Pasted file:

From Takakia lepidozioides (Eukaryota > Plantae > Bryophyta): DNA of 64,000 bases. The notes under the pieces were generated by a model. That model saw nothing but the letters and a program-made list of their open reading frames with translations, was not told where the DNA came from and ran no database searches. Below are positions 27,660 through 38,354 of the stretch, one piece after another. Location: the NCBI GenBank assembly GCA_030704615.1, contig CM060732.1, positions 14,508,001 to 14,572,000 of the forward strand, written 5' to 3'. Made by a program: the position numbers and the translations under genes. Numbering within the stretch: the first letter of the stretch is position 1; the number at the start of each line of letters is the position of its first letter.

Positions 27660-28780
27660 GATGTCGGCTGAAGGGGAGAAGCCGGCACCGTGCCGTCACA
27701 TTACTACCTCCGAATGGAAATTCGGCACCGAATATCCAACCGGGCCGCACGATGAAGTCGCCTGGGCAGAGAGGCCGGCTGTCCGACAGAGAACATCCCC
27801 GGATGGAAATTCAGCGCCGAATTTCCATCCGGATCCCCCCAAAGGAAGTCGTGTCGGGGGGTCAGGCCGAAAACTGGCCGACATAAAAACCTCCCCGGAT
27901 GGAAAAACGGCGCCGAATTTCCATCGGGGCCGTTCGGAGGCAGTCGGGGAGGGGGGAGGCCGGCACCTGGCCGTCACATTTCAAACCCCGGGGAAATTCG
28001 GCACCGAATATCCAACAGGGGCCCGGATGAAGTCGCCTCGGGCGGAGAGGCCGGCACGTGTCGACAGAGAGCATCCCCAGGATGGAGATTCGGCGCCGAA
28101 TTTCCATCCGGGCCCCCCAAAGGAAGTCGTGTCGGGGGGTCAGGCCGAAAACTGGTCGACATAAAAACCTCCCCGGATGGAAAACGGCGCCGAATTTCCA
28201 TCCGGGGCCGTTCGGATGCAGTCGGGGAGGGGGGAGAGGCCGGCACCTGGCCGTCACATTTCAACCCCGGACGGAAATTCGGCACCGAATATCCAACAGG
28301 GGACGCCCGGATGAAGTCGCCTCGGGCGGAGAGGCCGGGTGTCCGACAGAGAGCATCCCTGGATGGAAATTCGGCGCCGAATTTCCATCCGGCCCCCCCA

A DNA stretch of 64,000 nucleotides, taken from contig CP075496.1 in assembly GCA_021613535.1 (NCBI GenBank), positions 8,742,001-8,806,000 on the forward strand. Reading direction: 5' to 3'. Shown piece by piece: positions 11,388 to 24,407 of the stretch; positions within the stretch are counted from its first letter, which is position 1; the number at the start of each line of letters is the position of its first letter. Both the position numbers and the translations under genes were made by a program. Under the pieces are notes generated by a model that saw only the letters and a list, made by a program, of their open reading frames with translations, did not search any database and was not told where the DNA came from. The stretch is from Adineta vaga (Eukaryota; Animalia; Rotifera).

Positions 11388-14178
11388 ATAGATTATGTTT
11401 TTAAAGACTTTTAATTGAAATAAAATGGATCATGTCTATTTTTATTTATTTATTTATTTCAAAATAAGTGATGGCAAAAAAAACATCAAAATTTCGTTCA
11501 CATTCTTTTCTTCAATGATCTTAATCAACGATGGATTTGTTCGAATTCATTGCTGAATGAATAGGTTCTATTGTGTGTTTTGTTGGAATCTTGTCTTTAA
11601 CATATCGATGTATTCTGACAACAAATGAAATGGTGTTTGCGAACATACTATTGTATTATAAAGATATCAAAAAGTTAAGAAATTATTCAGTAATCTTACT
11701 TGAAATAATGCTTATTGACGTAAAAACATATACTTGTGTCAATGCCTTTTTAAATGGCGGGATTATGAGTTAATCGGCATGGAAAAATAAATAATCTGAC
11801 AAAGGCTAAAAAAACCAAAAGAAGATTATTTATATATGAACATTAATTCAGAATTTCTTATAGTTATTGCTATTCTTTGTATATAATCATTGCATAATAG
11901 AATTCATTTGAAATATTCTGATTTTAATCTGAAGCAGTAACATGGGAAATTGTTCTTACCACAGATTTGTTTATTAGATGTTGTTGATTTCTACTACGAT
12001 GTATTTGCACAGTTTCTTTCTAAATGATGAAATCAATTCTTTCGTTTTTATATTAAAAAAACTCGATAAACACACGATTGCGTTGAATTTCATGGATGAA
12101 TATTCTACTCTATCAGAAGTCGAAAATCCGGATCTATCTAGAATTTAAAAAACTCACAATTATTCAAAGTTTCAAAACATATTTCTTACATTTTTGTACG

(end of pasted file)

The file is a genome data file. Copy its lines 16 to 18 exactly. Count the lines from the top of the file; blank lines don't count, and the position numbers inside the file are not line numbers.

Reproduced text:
11601 CATATCGATGTATTCTGACAACAAATGAAATGGTGTTTGCGAACATACTATTGTATTATAAAGATATCAAAAAGTTAAGAAATTATTCAGTAATCTTACT
11701 TGAAATAATGCTTATTGACGTAAAAACATATACTTGTGTCAATGCCTTTTTAAATGGCGGGATTATGAGTTAATCGGCATGGAAAAATAAATAATCTGAC
11801 AAAGGCTAAAAAAACCAAAAGAAGATTATTTATATATGAACATTAATTCAGAATTTCTTATAGTTATTGCTATTCTTTGTATATAATCATTGCATAATAG